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Three years have passed since the murders of two teen girls rocked the central Indiana community of Delphi –– but investigators and the families of the victims still have faith one day the cold case will be closed.
The bodies of Liberty "Libby" German, 14, and Abigail Williams, 13, were discovered Feb. 14, 2017 –– just one day after they vanished during a hiking trip. But the slayings remain unsolved to this day, according to ABC News.
The killings are "the epitome of evil," Indiana State Police Superintendent Doug Carter told the outlet.
"I'm in my 35th year and I've never experienced anything quite like it," Carter continued.
"I still have faith," Abigail's mother, Anna Williams, said. "Law enforcement has it under control. I believe in them 100%."
Liberty's older sister Kelsi German said during a YouTube livestream last year that she also had faith authorities would make an arrest soon.
“I know they’re going to get an arrest soon. We just don’t know when, and it’s coming. And they can’t tell us everything unfortunately, but to be honest, I don’t really want to know everything," she said.
The two friends never came home after going out on a hike on Feb. 13, 2017. Their bodies were discovered hundreds of yards away from a local bridge where they posted a Snapchat photo the day they vanished.
Soon after the killings, Indiana authorities released a grainy video of a suspect walking near the place Liberty and Abigail were last seen alive and an audio recording of a man briefly speaking found on Liberty's phone. There were also police sketches released of the unknown suspect.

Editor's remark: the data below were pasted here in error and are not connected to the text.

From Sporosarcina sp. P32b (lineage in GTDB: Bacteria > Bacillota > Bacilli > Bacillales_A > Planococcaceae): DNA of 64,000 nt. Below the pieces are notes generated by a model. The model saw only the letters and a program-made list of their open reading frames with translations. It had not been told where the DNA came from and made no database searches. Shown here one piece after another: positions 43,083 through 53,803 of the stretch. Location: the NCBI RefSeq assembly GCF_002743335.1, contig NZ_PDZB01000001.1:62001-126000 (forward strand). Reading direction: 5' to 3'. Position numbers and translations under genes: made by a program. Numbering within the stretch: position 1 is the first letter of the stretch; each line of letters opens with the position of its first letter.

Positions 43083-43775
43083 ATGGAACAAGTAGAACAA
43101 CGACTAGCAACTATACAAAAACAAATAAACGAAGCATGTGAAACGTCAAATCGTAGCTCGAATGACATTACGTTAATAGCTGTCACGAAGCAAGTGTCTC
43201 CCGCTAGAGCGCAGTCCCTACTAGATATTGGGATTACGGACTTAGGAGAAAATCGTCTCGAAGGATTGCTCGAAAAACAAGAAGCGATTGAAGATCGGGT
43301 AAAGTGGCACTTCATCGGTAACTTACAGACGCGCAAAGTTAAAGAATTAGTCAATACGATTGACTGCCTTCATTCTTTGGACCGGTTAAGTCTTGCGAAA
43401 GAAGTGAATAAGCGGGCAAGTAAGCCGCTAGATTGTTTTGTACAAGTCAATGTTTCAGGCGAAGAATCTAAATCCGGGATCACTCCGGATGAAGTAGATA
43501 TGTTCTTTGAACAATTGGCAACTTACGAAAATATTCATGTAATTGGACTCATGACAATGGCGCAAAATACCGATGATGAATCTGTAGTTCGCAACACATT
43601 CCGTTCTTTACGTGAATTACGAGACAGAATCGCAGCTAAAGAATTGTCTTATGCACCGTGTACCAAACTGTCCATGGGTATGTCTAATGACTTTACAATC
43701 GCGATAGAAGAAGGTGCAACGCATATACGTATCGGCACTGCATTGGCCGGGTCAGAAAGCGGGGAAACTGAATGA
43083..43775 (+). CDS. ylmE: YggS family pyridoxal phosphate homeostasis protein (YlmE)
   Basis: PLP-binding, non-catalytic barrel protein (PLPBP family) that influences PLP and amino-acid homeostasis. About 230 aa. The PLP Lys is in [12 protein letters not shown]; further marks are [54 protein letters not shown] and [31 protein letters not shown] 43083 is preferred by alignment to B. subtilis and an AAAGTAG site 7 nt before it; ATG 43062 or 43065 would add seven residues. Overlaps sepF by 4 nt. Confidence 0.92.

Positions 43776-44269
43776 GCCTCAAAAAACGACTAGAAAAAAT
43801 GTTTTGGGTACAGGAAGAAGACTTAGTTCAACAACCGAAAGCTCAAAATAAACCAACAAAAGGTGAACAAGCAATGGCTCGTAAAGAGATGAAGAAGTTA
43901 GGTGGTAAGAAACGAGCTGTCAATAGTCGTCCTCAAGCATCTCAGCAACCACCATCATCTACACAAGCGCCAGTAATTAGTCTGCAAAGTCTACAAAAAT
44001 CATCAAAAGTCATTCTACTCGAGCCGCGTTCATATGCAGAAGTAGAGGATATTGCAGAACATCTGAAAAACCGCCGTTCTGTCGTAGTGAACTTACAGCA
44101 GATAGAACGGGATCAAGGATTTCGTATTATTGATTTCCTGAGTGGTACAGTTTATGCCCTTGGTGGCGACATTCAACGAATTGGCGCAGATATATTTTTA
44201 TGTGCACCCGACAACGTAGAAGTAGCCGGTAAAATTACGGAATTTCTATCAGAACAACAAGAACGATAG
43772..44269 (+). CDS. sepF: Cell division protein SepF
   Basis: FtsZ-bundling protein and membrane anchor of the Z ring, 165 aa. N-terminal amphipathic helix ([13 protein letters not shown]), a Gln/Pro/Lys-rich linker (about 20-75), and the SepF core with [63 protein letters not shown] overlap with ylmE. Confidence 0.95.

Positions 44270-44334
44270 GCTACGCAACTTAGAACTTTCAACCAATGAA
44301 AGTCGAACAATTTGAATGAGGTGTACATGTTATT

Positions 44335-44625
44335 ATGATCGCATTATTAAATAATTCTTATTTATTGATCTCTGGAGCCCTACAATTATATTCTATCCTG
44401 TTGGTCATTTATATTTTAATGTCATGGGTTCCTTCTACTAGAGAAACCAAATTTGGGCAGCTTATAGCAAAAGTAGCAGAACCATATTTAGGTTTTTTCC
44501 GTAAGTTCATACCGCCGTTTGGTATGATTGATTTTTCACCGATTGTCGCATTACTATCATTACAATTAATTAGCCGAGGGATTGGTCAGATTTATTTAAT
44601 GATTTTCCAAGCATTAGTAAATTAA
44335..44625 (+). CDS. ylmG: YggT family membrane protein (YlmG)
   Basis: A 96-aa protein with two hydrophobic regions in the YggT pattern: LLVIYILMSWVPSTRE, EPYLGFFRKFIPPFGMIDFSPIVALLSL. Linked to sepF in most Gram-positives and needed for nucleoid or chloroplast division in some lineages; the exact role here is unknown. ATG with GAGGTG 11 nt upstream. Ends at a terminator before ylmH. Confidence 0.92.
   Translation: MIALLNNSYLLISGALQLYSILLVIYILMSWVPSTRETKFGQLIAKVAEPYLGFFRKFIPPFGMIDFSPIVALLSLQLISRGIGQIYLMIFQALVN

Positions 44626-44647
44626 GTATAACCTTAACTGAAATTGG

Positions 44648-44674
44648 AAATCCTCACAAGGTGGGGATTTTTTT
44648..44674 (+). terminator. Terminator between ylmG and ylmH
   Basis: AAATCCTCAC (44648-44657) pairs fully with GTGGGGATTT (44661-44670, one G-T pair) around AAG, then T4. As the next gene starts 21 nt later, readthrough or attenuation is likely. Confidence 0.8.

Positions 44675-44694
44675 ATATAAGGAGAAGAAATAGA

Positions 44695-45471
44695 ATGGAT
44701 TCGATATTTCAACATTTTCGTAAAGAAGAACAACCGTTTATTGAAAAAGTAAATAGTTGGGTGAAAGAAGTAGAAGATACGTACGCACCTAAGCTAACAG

Although some evidence has been released to the public, investigators continue to remain tight-lipped about many aspects of the case. "Only the killer knows," Carter told ABC about the cause of the girls' deaths.
Retired detective Paul Holes, who helped catch the Golden State Killer suspect, previously told Oxygen there may be a reason why the investigators are keeping something like the cause of death from the public.
“Law enforcement, when they hold back information it's not to keep the public in the dark — it really is to help benefit the case," Holes said at CrimeCon in 2019. “Knowing a little bit about that case, because I briefly consulted with one of the investigators shortly after the Golden State Killer case, I know that they have a tough investigation ahead, and they are doing everything they can to try to get that case solved.”
But even with the video and other evidence of the killer, no one has come forward with any information, police have said.
"There is obviously someone withholding information," Carroll County Sheriff Tobe Leazenby told ABC. "It could very well be somewhere along the lines someone was even threatened not to reveal the identity of the killer."
The killer could also be a Delphi resident who police have already interviewed, ABC contributor and former FBI agent Brad Garrett mused to the national outlet, and re-interviews could shed new light.
"One of the keys in cases like this is going back and re-interviewing people that you've interviewed before," Garrett said. "Sometimes people's stories change, you find inconsistencies. Sometimes people are mad at each other, they have a fight, and so they're more inclined to tell you a piece of information that they didn't two years before."
Likewise, last summer police were investigating whether kidnapper Paul Etter was linked to the killings. Etter, 55, killed himself during a standoff with police, who said he abducted, raped, and imprisoned a woman on his family farm.
"His name has come up through the process," Leazenby previously told local newspaper the Journal & Courier in Lafayette, Indiana.
However, the investigation into who killed Abigail and Liberty will "never be cold as long as I'm breathing," Carter told ABC.
Anyone with information about the case may call the Delphi Homicide Investigation Tip Line at 844-459-5786; the Indiana State Police at 800-382-7537; the Carroll County Sheriff’s Department at 765-564-2413; or by email to Abbyandlibbytip@cacoshrf.com.
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